This has to be a wake up call.
A statement from President Obama about the end of DACA
Immigration can be a controversial topic. We all want safe, secure borders and a dynamic economy, and people of goodwill can have legitimate disagreements about how to fix our immigration system so that everybody plays by the rules.
But that’s not what the action that the White House took today is about. This is about young people who grew up in America – kids who study in our schools, young adults who are starting careers, patriots who pledge allegiance to our flag. These Dreamers are Americans in their hearts, in their minds, in every single way but one: on paper. They were brought to this country by their parents, sometimes even as infants. They may not know a country besides ours. They may not even know a language besides English. They often have no idea they’re undocumented until they apply for a job, or college, or a driver’s license.
Over the years, politicians of both parties have worked together to write legislation that would have told these young people – our young people – that if your parents brought you here as a child, if you’ve been here a certain number of years, and if you’re willing to go to college or serve in our military, then you’ll get a chance to stay and earn your citizenship. And for years while I was President, I asked Congress to send me such a bill.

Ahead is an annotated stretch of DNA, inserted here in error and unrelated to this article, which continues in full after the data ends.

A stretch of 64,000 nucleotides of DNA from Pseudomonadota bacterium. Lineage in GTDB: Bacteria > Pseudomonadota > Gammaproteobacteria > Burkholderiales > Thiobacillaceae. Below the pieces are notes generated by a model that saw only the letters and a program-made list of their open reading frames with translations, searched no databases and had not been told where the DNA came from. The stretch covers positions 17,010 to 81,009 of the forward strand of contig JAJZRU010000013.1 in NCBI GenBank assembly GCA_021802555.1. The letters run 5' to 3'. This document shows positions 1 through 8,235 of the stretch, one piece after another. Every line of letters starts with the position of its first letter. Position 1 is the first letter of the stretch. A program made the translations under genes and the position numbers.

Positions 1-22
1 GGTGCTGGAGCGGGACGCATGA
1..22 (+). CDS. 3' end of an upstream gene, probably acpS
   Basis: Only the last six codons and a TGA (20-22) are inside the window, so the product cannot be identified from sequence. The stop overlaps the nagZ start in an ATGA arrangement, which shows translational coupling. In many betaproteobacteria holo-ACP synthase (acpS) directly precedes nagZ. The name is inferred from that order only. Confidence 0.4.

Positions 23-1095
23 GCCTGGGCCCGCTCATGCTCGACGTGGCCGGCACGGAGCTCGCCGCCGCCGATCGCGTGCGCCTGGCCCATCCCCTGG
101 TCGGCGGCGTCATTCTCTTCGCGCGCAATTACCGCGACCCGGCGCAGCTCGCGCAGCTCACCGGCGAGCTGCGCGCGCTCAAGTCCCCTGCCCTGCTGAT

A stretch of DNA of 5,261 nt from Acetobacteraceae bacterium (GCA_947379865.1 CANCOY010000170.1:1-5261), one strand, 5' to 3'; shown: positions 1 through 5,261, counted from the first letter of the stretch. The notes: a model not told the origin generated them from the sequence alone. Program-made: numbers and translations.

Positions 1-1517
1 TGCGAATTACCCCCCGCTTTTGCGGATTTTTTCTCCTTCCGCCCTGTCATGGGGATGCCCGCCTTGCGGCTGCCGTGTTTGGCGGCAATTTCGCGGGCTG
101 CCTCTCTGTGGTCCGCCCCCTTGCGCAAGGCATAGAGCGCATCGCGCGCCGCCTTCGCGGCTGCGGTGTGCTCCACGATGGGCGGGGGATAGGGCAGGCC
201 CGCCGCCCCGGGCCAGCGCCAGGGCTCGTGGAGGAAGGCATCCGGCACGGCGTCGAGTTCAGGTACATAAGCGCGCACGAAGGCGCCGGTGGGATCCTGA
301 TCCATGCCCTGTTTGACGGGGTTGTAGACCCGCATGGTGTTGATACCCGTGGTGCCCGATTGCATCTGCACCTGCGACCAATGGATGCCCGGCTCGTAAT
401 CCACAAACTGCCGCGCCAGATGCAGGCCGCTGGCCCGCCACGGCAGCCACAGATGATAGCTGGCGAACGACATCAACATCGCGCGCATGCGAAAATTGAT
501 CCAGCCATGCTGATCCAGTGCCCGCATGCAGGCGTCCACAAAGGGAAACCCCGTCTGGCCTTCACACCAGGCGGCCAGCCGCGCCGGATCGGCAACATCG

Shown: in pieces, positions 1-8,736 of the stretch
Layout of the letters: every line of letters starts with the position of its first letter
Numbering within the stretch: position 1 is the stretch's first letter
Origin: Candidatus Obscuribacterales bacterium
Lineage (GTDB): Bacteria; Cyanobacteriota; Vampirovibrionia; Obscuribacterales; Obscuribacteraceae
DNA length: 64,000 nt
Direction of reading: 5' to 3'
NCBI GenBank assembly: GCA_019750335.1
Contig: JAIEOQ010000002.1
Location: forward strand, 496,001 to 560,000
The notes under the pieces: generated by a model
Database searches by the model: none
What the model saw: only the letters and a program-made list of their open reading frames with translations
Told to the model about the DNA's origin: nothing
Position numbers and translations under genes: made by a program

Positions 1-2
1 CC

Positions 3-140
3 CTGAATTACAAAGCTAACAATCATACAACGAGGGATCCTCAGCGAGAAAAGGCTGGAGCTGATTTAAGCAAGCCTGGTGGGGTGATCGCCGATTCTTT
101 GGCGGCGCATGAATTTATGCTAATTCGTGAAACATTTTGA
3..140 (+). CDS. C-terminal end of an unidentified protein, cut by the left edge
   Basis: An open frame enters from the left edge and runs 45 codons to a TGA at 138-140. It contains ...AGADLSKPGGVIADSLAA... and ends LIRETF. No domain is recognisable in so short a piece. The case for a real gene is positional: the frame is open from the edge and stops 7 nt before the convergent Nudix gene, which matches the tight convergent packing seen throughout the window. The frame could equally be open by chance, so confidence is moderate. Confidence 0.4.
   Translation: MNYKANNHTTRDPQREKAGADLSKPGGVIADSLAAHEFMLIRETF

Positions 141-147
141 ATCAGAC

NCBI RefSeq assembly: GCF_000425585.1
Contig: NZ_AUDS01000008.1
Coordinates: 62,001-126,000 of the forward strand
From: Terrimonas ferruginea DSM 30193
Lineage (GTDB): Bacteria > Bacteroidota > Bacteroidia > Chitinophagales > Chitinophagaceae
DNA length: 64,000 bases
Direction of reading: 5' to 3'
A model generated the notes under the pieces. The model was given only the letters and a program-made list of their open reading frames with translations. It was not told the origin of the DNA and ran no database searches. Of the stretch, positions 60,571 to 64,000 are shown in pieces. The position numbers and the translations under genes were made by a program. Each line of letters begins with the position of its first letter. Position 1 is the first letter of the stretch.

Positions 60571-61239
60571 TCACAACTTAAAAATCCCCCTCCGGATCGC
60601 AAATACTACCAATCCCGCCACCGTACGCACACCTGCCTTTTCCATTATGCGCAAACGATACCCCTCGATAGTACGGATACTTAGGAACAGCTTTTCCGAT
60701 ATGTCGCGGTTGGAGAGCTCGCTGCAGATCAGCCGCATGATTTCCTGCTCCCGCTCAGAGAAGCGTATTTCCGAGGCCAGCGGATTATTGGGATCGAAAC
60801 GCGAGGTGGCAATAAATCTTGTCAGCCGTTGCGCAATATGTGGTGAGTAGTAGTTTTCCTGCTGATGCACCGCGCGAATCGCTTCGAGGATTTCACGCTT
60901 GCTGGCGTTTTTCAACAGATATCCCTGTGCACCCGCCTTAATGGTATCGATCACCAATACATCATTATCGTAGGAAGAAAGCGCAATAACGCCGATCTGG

That bill never came. And because it made no sense to expel talented, driven, patriotic young people from the only country they know solely because of the actions of their parents, my administration acted to lift the shadow of deportation from these young people, so that they could continue to contribute to our communities and our country. We did so based on the well-established legal principle of prosecutorial discretion, deployed by Democratic and Republican presidents alike, because our immigration enforcement agencies have limited resources, and it makes sense to focus those resources on those who come illegally to this country to do us harm. Deportations of criminals went up. Some 800,000 young people stepped forward, met rigorous requirements, and went through background checks. And America grew stronger as a result.